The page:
Space News

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The Soyuz rocket en route to the Space Station failed in atmosphere. Both astronauts survived and were rescued. But this is pretty good news overall–for SpaceX and Blue Origin.

The launch failure follows close on the heels of another Soyuz issue, in which a hole was discovered Aug. 29 on the MS-09 spacecraft that delivered the most recent crew to the space station. That 0.08-inch (2-millimeter) hole in the orbital module of the Soyuz vehicle created a small air leak on the space station that was detected by flight controllers on the ground and ultimately repaired by astronauts and cosmonauts on the space station. An investigation into that anomaly and how the hole was formed is also underway.

More details from another article:

The cause of the abort is still under investigation. Sergei Krikalev, a former astronaut and current director of manned spaceflight at Roscosmos, told reporters Friday (Oct. 12) that so far, officials know that “contact occurred when separating the first and second stages. … There was a deviation from nominal trajectory and damage to the lower part of the second stage.”

The Russians must have been putting too much of their resources into them bots of their’n: getting Chuck Wendig fired from Marvel, putting out all those bad RT reviews on The Last Jedi, and, hm, whatever else they’ve been up to. (Funding all those Comicsgate projects?)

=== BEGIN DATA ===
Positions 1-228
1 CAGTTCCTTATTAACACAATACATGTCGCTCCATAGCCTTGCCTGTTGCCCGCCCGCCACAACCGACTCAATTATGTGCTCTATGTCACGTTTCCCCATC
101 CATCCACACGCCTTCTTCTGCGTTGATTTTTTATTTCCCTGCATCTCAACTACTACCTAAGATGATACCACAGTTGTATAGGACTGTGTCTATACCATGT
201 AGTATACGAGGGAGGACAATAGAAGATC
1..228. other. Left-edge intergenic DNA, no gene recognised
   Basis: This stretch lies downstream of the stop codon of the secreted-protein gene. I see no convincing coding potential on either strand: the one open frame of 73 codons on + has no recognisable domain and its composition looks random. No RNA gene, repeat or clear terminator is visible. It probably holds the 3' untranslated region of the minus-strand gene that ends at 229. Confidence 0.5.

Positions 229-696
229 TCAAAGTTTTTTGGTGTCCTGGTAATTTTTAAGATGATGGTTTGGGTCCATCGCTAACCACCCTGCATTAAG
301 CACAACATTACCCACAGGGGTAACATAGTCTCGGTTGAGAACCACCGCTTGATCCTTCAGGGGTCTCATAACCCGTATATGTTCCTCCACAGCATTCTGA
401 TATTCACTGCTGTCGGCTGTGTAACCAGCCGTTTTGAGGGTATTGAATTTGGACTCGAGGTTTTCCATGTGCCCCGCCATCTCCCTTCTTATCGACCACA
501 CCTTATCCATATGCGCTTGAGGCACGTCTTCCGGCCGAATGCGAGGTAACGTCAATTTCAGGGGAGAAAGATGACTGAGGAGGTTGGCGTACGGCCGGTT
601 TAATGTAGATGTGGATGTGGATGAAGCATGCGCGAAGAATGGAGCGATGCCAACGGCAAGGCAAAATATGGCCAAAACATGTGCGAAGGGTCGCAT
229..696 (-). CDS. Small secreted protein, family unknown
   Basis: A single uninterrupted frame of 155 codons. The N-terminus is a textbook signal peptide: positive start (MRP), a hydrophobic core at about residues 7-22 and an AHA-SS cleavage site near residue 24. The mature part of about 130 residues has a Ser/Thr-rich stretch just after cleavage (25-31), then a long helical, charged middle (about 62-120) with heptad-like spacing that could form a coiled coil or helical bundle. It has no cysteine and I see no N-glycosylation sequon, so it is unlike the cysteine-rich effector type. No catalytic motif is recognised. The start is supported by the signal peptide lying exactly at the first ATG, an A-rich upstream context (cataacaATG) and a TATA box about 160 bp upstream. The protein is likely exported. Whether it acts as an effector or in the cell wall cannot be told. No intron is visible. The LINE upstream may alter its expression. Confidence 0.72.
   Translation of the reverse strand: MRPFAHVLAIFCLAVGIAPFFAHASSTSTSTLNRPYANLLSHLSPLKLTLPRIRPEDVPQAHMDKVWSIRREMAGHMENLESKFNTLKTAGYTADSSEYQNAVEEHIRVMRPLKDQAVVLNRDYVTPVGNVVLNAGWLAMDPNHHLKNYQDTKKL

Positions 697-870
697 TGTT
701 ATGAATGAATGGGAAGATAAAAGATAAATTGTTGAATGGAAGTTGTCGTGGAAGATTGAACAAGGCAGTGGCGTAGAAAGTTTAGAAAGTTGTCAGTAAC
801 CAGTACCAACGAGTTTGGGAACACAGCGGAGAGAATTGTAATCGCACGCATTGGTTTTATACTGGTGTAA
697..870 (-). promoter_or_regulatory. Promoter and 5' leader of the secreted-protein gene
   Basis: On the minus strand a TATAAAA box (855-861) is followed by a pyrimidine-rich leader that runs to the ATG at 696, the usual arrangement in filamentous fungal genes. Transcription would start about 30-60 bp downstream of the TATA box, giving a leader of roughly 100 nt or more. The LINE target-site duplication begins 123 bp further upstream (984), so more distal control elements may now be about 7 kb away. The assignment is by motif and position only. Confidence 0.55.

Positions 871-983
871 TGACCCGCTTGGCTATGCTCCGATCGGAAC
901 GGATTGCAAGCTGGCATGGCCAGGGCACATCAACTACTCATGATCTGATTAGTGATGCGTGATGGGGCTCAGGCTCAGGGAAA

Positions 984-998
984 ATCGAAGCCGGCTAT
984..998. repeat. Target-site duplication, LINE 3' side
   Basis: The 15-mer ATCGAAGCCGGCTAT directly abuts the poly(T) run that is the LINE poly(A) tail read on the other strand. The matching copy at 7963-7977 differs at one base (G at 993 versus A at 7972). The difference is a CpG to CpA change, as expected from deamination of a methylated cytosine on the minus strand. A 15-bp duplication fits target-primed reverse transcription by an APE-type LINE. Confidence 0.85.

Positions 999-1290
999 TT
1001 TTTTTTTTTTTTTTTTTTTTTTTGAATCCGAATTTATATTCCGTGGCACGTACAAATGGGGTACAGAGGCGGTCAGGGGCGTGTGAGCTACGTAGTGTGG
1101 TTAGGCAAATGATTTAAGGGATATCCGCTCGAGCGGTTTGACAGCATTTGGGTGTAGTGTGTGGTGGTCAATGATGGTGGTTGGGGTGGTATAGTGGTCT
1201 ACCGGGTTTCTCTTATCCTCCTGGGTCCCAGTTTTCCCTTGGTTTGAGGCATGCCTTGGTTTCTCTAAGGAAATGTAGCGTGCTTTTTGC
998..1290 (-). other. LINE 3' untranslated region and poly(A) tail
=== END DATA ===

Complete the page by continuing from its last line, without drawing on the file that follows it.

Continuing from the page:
Leigh Brackett’s Land – The Vortex of Saturn

Polar vortex on Saturn extends higher into atmosphere than thought.


Researchers have generally regarded the 20,000-mile-wide (32,000 kilometers) hexagon — a jet stream composed of air moving at about 200 mph (320 km/h) — as a lower-atmosphere phenomenon, restricted to the clouds of Saturn’s troposphere.

But the bizarre structure actually extends about 180 miles (300 km) above those cloud tops, up into the stratosphere, at least during the northern spring and summer, a new study suggests. [Stunning Photos: Saturn’s Weird Hexagon Vortex Storms]

The hexagon, which surrounds a smaller circular vortex situated at the north pole, has existed for at least 38 years; NASA’s Voyager 1 and Voyager 2 spacecraft spotted the sharp-cornered feature when they flew by Saturn in 1980 and 1981, respectively.

Way Cool.